One hand out she gave us was by a bishop in our stake (Mark Ogletree, PhD) who specializes in MFT and Parenting Solutions (among other things). The article was called "These Beggars are Choosers" and was pretty much about the rising generations' entitlement problems and how parents enable children and give them too much. The whole thing was just packed with great stuff. (I promise, I won't normally quote so much, rather I'll talk about what I learned, but I just thought this was too good not to put up!)
The whole article is pretty awesome, and I wish I could find it online to link, but I couldn't. It's in Family Times Volume 3, Issue 12. Here are some examples of the great info in the article:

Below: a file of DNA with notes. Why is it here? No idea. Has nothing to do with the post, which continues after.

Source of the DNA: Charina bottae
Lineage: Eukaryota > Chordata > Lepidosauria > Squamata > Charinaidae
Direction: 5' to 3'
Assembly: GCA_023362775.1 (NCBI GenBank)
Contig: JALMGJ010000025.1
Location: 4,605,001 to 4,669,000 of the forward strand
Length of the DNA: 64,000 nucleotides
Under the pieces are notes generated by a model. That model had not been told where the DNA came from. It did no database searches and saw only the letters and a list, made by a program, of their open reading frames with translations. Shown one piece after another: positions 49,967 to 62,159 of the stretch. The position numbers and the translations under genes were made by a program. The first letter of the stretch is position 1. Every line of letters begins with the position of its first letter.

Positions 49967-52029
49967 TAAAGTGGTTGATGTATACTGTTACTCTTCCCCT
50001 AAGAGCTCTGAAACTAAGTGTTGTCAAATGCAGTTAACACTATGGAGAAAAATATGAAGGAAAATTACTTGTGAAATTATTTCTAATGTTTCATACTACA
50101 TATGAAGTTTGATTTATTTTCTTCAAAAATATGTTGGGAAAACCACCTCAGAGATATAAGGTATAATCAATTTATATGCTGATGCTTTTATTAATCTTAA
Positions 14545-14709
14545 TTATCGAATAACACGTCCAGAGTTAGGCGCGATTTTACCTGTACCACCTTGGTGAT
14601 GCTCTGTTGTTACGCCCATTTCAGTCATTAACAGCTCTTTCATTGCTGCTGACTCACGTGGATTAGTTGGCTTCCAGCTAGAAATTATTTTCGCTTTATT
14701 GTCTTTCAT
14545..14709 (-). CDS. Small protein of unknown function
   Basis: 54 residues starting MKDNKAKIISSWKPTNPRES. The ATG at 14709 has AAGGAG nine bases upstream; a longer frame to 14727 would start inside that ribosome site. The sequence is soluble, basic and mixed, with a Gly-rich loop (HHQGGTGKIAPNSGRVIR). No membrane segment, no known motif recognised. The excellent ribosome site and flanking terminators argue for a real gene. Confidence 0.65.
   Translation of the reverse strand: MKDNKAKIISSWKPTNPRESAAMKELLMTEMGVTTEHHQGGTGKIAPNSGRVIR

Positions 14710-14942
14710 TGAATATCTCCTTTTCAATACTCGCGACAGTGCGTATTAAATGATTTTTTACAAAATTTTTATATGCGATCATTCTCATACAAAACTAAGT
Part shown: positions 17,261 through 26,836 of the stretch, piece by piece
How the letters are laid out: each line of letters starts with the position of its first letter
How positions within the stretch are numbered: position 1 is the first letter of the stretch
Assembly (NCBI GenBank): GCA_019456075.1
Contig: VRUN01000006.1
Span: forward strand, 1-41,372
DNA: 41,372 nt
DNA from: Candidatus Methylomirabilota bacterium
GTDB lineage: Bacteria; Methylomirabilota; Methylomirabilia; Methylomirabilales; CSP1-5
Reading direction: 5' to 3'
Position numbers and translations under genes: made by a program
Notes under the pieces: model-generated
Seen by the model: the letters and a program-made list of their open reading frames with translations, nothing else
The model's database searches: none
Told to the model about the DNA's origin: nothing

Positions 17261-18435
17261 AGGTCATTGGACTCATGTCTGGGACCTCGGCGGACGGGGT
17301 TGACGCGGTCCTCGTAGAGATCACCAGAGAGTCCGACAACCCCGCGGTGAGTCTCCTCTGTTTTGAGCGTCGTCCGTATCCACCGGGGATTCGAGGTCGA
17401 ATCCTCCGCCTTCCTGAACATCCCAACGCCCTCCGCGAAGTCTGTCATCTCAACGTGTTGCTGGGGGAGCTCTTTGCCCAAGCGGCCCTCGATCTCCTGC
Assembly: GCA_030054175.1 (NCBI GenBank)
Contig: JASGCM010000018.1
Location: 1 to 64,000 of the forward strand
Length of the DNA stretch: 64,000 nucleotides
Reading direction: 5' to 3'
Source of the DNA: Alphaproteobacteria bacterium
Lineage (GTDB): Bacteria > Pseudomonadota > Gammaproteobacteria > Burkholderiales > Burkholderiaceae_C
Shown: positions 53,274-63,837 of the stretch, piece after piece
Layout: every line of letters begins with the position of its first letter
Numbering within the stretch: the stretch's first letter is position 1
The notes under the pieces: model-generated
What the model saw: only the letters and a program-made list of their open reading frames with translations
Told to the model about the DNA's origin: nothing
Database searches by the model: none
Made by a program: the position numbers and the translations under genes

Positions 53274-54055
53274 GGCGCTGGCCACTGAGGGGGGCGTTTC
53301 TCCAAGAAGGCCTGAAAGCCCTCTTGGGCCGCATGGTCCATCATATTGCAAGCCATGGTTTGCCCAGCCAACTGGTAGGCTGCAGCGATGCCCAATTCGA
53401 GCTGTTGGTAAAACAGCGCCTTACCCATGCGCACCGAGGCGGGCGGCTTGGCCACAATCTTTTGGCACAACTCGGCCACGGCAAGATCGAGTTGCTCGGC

"Unfortunately, such a couple [independent, responsible and self-sufficient] is now the exception rather than the rule. More common is an experience I had in my counseling office not too long ago. I was visiting with a distraught middle-aged mother. She was worried about how she and her husband were going to pay for their son's rent and living expenses--mind you, their son had just been married the week before. This perplexed mother did not know how she and her husband were going to support two households. Why would this couple be footing the bill for their newly married son and his wife? Then, the mother shared that she was equally concerned that they had to rent a trailer for the newlyweds to transport their gifts and other belongings from TX to UT. Renting the trailer wasn't going to be cheap. Once again, I was bewildered that the parents were paying the way for these newlyweds. Then, the nail in the coffin was when the mother added, "I am also concerned that they will be driving all through the night to travel back to UT, but, they are adults, so I guess I can't say anything." Because I didn't want to offend this mother, I decided not to correct her on the spot. However, if I was more bold, I supposed I could have said something like, 'excuse me...Adults? what do you mean adults? These are grown kids just playing house!" In fact, they are just kids in grown up bodies! Just to set the record straight, an adult doesn't mooch off their parents; an adult is someone who can financially back up their decisions and pay their own way. An adult is someone who can stand, independednt of their parents. Simply put, and adult is someone who can process the consequences of their choices."He notes some alarming trends such as: